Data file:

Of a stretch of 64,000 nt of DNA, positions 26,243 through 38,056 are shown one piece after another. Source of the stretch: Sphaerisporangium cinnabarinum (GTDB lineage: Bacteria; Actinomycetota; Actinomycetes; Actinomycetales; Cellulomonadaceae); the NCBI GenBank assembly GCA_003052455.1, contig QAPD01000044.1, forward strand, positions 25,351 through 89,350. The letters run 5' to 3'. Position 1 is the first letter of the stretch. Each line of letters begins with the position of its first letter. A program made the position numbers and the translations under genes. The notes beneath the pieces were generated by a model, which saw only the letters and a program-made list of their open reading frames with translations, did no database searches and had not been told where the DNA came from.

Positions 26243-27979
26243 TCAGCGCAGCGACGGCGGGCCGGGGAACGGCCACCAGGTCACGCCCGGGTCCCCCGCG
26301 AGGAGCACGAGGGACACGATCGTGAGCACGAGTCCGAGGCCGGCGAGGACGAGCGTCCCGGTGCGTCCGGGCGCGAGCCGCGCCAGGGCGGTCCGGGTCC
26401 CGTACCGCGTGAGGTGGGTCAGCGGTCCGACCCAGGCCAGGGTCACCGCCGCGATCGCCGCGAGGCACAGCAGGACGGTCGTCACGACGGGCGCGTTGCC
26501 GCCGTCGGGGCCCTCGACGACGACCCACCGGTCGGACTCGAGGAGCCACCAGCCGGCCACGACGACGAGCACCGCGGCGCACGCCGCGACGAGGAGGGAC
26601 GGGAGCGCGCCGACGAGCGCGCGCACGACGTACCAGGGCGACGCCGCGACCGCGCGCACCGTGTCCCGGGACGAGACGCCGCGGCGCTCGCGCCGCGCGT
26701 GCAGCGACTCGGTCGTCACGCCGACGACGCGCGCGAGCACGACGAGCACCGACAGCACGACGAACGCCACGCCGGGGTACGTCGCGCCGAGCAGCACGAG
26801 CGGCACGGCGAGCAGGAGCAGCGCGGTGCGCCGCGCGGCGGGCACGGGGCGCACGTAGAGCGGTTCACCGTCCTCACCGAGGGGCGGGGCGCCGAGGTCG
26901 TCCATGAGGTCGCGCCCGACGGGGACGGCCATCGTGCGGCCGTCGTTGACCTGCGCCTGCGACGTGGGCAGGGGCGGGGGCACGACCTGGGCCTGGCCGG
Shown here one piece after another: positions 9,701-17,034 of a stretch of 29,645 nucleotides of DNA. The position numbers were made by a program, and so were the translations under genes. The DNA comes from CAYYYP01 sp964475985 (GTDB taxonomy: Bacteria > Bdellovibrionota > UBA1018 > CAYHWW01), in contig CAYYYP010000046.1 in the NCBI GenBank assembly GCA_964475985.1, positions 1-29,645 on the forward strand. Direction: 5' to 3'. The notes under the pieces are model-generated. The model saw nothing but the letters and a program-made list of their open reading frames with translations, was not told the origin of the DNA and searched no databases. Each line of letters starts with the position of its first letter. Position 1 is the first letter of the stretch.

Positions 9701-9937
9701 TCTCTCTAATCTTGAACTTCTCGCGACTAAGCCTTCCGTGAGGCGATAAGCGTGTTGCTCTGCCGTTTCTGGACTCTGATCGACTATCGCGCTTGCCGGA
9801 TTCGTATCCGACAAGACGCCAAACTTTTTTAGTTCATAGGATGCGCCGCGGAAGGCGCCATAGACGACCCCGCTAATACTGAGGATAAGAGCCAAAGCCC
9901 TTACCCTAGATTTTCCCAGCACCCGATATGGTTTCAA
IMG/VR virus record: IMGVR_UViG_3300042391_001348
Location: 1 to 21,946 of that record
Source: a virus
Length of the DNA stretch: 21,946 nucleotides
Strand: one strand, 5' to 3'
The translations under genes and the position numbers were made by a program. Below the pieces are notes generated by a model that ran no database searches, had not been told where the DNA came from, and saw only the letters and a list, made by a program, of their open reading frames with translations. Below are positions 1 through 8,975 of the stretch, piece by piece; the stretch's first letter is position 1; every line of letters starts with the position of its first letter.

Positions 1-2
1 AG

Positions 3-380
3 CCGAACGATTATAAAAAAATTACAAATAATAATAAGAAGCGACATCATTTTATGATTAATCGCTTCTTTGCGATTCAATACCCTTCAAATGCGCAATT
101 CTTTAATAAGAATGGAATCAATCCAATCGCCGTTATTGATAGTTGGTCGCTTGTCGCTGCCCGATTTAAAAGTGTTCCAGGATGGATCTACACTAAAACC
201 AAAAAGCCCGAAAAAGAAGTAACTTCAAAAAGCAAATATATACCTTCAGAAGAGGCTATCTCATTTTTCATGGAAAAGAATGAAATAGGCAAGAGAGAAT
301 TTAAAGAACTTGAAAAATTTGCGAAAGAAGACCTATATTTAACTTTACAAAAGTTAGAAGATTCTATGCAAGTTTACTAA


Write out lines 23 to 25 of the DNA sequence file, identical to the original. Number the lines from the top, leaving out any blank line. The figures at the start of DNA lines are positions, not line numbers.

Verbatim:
1 AG

Positions 3-380
3 CCGAACGATTATAAAAAAATTACAAATAATAATAAGAAGCGACATCATTTTATGATTAATCGCTTCTTTGCGATTCAATACCCTTCAAATGCGCAATT